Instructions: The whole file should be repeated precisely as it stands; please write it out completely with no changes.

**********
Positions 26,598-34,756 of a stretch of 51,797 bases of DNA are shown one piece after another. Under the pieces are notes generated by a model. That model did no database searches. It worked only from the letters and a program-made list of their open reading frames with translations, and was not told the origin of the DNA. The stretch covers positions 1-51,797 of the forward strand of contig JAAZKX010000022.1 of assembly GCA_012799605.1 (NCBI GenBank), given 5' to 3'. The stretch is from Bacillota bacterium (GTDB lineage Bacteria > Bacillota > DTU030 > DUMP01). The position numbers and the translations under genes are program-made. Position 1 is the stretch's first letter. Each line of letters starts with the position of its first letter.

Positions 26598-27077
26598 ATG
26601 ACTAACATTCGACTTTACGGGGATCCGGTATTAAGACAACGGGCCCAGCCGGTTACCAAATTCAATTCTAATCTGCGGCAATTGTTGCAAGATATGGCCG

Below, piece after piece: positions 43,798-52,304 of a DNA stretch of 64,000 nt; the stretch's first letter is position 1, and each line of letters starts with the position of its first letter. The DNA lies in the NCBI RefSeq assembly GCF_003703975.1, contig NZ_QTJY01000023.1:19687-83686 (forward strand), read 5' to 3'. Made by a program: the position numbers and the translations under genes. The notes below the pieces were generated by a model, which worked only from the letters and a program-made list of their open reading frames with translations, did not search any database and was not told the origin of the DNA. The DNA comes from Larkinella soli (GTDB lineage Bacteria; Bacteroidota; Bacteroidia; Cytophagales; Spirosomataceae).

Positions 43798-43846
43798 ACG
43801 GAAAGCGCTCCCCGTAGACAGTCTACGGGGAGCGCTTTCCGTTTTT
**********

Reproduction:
Positions 26,598-34,756 of a stretch of 51,797 bases of DNA are shown one piece after another. Under the pieces are notes generated by a model. That model did no database searches. It worked only from the letters and a program-made list of their open reading frames with translations, and was not told the origin of the DNA. The stretch covers positions 1-51,797 of the forward strand of contig JAAZKX010000022.1 of assembly GCA_012799605.1 (NCBI GenBank), given 5' to 3'. The stretch is from Bacillota bacterium (GTDB lineage Bacteria > Bacillota > DTU030 > DUMP01). The position numbers and the translations under genes are program-made. Position 1 is the stretch's first letter. Each line of letters starts with the position of its first letter.

Positions 26598-27077
26598 ATG
26601 ACTAACATTCGACTTTACGGGGATCCGGTATTAAGACAACGGGCCCAGCCGGTTACCAAATTCAATTCTAATCTGCGGCAATTGTTGCAAGATATGGCCG

Below, piece after piece: positions 43,798-52,304 of a DNA stretch of 64,000 nt; the stretch's first letter is position 1, and each line of letters starts with the position of its first letter. The DNA lies in the NCBI RefSeq assembly GCF_003703975.1, contig NZ_QTJY01000023.1:19687-83686 (forward strand), read 5' to 3'. Made by a program: the position numbers and the translations under genes. The notes below the pieces were generated by a model, which worked only from the letters and a program-made list of their open reading frames with translations, did not search any database and was not told the origin of the DNA. The DNA comes from Larkinella soli (GTDB lineage Bacteria; Bacteroidota; Bacteroidia; Cytophagales; Spirosomataceae).

Positions 43798-43846
43798 ACG
43801 GAAAGCGCTCCCCGTAGACAGTCTACGGGGAGCGCTTTCCGTTTTT